by the arguments, t(40) = 2.06, p < .05. Consistent with the
hypothesis, subjects in the persuade condition also showed less
Dislike, /(40) = 2.14,p < .05.
No significant difference emerged on the Fear of Fat scale,
/(40) = .46, ns, indicating that the self-relevant aspect of antifat
attitudes is not based on beliefs about self-control and willpower. Furthermore, if these results were due primarily to demand factors, it would also be reasonable to assume that they
would operate on Fear of Fat. That the Fear of Fat scale did not
show a difference between groups suggests that the differences
may have been due to the persuasive effect of the information.
This experiment cannot definitively demonstrate that beliefs
about the controllability of weight and obesity are the cause of
the correlation between the Willpower and Dislike scales. However, it does show that assumptions about discipline and selfcontrol can play a causal role in antipathy toward fat people.
Changing this belief reduces antifat attitudes.
This experiment can be contrasted with one by Wiese, Wilson, Jones, and Neises (1992). Weise et al. attempted to reduce
medical students' endorsement of the obese stereotype. They
used a broad-band manipulation based on the elaboration likelihood model (Petty & Cacioppo, 1986) that increased sympathy for obese patients, which included a videotaped interview
with an attractive and articulate obese nurse describing her
problems with dieting, two role-playing exercises, and a National Public Radio special on the causes of obesity. Wiese et al.
succeeded in reducing endorsement of the stereotype, but they
did not succeed in reducing the stigma of obesity. Although they
increased empathy with the obese and changed their subjects'
stereotypes, they did not change attributions, perhaps because
these medical students held largely accurate beliefs about the
causes of obesity before the experimental manipulations. I
would argue that because attributions did not change, Weise et
al. did not successfully reduce their subjects' social rejection of
fat people. This suggests that attributions, rather than stereotypes, lead to the rejection of fat people (see Brigham, 1973;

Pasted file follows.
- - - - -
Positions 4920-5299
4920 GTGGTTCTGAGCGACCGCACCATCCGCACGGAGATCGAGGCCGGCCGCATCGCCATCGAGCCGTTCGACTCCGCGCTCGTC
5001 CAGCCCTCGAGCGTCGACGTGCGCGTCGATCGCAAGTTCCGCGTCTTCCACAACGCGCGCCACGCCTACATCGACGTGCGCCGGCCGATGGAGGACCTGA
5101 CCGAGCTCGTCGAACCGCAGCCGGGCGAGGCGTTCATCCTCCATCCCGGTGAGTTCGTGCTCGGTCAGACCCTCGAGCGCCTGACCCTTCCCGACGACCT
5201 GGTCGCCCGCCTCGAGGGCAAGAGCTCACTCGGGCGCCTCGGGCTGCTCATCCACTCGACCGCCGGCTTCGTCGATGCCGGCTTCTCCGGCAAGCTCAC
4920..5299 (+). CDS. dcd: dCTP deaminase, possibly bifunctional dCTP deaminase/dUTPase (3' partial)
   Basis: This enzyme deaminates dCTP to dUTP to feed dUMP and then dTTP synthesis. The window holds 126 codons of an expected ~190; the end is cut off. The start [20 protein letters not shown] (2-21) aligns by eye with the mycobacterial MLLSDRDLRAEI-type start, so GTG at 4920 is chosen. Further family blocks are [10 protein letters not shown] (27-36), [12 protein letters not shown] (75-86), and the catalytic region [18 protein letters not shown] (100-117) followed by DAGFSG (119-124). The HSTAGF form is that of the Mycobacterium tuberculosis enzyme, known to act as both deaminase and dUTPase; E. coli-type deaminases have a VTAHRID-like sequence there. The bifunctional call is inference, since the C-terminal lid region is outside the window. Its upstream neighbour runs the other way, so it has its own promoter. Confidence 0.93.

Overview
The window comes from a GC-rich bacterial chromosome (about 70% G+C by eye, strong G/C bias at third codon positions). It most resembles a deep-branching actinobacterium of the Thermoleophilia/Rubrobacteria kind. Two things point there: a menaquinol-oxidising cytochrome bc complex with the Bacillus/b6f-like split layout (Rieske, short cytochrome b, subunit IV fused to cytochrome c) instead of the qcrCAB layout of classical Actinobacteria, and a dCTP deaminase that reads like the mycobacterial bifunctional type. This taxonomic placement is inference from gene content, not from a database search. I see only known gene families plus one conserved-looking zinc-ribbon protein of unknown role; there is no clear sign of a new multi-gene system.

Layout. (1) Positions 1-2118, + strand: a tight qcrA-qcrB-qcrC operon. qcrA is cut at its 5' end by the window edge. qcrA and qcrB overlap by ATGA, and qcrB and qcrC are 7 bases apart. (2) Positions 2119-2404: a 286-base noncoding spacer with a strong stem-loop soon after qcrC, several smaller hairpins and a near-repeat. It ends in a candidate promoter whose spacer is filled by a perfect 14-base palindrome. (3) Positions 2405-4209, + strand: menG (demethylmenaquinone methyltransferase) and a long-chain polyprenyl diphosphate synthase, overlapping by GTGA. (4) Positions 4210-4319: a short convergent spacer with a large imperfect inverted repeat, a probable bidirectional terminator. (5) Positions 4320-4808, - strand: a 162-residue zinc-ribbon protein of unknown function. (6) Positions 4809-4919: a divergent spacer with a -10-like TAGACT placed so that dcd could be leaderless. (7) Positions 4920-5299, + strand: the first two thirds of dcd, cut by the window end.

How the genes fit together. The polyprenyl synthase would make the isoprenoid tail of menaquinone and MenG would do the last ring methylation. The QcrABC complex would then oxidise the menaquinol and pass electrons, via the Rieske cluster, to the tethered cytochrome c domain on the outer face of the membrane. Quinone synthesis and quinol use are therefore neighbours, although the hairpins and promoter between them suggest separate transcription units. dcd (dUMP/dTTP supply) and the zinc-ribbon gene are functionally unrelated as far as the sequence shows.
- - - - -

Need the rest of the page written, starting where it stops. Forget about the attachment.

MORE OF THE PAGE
Stangor, Sullivan, & Ford, 1991).
Kinder and Sears (Kinder, 1986; Kinder & Sears, 1981) have
argued that an essential component of anti-Black attitudes is the
belief that Blacks have earned their fate and that their economic
and social position has resulted from controllable factors. This
same logic applies to antifat prejudice. When subjects are persuaded that fat people are not responsible for their condition,
they become more accepting of fat people.
Note. Test of group difference, F( 1,40) = 4.41, p< .05.
* p < .05, between groups.
I have argued that a useful analogy can be drawn between
antifat attitudes and symbolic racism. However, there is one
The experimenters were told about the hypotheses shortly before
the end of the study, so that in the case of seven subjects (two sessions),
the experimenters were not blind. Removing these subjects from analyses had no appreciable effect.
critical difference between racism and weightism, that is, strong
social norms suppress the public expression of racism. It has
been found that American Whites' attitudes toward Blacks have
become more favorable over the last four decades (Case & Greeley, 1990; Firebaugh & Davis, 1988). On the other hand, these
apparently favorable trends may simply reflect an increase in
the normative constraints against the public display of racial
prejudice, thus suppressing the accuracy of self-reported racial
attitudes (Dovidio & Gaertner, 1986).
For the past 20 years or more, modern theories of interracial
relations (e.g., ambivalent racism, Katz, Wackenhut, & Hass,
1986; automatic and controlled processes in stereotyping, Devine, 1989; aversive racism, Dovidio & Gaertner, 1986; modern
racism, McConahay, 1986; symbolic racism, Kinder & Sears,
1981) have in common the notion that people's underlying
"true" racism is suppressed by a second factor, which governs
the public expression of the prejudice (Crosby, Bromley, &
Saxe, 1980; Sigall & Page, 1971). These two factors amount to